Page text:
Thursday, April 26, 2007

Obesity In Child Performance Shows During Exercise

by Ann Marier

Obesity in childhood is no laughing matter. This disorder can have significant ramifications on the youngster's health and well-being. This includes his psychological state as well. Anyone who has had obesity in child experiences knows all too well how damaging this can be.

When I was a little girl I had serious weight issues. This led to over obesity in child experiences that I had. I never wanted to get involved with sports and I definitely hated when others picked teams. I knew that I would be the last in the lot to get picked. My weight had significant impact on my ability to participate in these kinds of events.

I remember one of my gym teachers asking me if I had asthma because I couldn't catch my breath. We had just been running and even though I had no breathing problems my obesity in child performance really showed when I exerted myself. This led to more weight issues because I soon came to hate exercise.

By the time I reached fifth grade I was 125 pounds. Other kids treated me like a leper and I was soon finding myself sitting alone watching others play outside. This had significant psychological ramifications as well. I began to identify myself as an obese child. I never really imagined that I would ever be "normal" and this led to an awful chain of events in my obesity in child experiences.

My mother soon started me on another diet. I was on my first one when I was about eight years old. However, as I got older, the diets became stricter and more rigid. My relationship with food was damaged through my obesity in child experiences because I saw it as an enemy rather than a source of nourishment.

By the time I entered middle-school I had lost and gained hundreds of pounds through yo-yo dieting. Each diet was successful but as I got back into my old habits, I gained back all the weight and then some. My obesity in child experience was a dreadful thing and I hate to see that the problem still exists for so many kids today.

It took many years and many hours of diligent exercise, some therapy and a lot of self confidence to overcome my obesity in child experiences. I now live a happy, healthy life free from dieting. Hopefully, kids who have obesity in childhood today will focus on eating well and exercise rather than fat.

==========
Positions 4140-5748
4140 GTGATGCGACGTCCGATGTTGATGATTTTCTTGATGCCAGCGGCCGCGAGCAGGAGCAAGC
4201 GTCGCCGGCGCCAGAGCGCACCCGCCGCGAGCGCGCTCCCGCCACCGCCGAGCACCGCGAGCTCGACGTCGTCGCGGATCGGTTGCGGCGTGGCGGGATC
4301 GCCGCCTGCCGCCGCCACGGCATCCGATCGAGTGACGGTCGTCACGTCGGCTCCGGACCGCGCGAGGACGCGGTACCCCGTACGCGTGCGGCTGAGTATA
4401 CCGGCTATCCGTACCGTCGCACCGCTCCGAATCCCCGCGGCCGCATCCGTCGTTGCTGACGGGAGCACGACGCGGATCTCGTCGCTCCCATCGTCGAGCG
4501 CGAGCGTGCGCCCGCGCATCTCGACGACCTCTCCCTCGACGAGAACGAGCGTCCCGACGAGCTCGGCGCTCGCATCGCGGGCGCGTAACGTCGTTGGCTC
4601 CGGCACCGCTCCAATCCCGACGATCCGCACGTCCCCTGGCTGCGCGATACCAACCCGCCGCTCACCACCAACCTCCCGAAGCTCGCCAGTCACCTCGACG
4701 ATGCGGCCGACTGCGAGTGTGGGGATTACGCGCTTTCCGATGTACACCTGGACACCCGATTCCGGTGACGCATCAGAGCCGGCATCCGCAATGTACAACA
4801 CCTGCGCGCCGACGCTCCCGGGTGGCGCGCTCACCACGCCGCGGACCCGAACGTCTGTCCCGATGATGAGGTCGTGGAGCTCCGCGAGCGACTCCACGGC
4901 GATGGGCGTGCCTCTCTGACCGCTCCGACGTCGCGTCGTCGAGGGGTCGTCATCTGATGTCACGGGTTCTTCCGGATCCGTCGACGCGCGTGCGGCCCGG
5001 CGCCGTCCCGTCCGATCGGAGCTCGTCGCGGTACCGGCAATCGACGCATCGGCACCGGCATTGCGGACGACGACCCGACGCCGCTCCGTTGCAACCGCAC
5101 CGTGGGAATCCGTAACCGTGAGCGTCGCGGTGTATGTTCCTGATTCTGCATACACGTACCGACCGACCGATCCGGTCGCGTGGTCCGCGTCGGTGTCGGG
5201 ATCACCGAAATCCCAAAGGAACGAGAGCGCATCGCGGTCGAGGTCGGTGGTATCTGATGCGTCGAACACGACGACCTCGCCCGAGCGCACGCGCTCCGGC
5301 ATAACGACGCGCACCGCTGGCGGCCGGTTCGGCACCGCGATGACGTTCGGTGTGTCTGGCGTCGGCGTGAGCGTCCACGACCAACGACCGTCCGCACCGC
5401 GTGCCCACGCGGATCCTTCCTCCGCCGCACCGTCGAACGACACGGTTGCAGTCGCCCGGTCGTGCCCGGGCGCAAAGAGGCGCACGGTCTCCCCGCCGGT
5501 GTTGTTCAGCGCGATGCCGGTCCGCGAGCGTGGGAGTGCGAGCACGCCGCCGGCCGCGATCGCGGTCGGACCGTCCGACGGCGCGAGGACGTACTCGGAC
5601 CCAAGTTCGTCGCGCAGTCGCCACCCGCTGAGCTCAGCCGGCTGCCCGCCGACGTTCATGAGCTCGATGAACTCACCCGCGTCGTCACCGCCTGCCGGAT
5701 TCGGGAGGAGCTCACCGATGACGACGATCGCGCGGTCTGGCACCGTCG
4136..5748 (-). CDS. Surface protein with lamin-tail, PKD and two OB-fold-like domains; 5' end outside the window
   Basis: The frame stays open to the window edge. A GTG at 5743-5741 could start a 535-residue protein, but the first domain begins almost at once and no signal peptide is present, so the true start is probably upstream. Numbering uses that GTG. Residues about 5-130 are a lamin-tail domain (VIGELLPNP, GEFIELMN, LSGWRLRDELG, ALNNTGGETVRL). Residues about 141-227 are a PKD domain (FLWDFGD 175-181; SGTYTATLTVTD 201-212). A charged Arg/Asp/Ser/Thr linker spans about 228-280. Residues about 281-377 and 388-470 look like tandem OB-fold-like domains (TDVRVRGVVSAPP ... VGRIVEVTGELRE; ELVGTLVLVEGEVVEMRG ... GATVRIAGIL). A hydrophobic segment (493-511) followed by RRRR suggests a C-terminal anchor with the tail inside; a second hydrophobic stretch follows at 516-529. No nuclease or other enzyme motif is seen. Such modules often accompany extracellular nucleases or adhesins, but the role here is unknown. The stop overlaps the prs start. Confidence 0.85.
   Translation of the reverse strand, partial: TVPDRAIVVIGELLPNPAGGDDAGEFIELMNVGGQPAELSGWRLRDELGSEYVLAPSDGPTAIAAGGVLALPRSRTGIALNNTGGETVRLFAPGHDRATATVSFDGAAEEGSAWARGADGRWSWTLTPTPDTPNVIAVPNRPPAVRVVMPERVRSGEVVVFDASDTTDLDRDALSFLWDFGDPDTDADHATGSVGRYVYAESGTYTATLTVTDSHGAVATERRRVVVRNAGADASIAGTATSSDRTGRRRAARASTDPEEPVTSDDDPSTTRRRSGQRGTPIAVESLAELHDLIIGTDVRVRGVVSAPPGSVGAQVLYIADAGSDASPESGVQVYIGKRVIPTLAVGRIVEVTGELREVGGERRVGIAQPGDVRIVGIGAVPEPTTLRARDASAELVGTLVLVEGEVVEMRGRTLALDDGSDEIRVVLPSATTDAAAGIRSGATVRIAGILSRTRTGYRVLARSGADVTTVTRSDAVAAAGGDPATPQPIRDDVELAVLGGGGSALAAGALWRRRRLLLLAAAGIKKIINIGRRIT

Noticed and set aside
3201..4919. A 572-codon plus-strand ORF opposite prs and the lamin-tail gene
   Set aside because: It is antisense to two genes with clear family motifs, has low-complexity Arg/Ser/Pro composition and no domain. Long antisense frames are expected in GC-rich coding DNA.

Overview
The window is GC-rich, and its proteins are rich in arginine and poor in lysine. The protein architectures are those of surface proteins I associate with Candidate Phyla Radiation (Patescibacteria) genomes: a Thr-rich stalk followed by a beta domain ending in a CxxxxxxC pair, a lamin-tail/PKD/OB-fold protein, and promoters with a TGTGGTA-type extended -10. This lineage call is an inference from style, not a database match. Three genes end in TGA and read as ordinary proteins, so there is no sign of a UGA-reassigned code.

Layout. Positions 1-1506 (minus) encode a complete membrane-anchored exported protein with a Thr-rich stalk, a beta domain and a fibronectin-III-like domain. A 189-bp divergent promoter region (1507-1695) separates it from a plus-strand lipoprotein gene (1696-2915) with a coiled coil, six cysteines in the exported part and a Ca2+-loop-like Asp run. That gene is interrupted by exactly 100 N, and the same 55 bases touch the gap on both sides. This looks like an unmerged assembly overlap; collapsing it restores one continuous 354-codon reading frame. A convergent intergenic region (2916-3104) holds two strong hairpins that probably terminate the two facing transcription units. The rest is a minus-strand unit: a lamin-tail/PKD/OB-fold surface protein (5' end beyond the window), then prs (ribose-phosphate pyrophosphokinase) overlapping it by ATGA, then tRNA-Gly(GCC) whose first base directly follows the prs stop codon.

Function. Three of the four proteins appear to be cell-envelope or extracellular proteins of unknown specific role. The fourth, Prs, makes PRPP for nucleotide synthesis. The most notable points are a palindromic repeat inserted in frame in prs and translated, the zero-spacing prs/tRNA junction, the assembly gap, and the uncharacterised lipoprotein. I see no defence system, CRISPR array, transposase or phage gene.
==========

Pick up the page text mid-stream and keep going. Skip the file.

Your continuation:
About the Author
Ann Marier has written many articles on health problems and useful house and garden Topics. More articles on Parenting Tips

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Friday, April 13, 2007

Children Do Not Have To Be Obese

by Melissa Fishman


Obesity in school aged kids is out of control. It is the parent responsibility to establish limits and control the amount of food the child eat, children lack this ability.

Here are some tips that will help you keep track of your child's food and eating regimen and help him fight childhood obesity. By eating poorly and not having good eating habits will effect the eating habits of your child and will lead to being lazy and becoming heavier and unhealthy. Your entire family will benefit from eating healthy eating and physical activity. As a parent you need to take a role in trying to create good habits and help your children establish healthy eating and exercising rituals, this will help in the long run.

Child obesity has lead to a number of other health related issues such as diabetes, high blood pressure, and heart disease from the combination of improper nutrition and lack of exercise. For the sake of her child's health both as a child and throughout his or her life, breastfeeding is the very best possible thing you can do when your child is young. A recent study in obesity suggests that children who are breastfed by their mothers during the first year of life are less likely to develop obesity as they get older.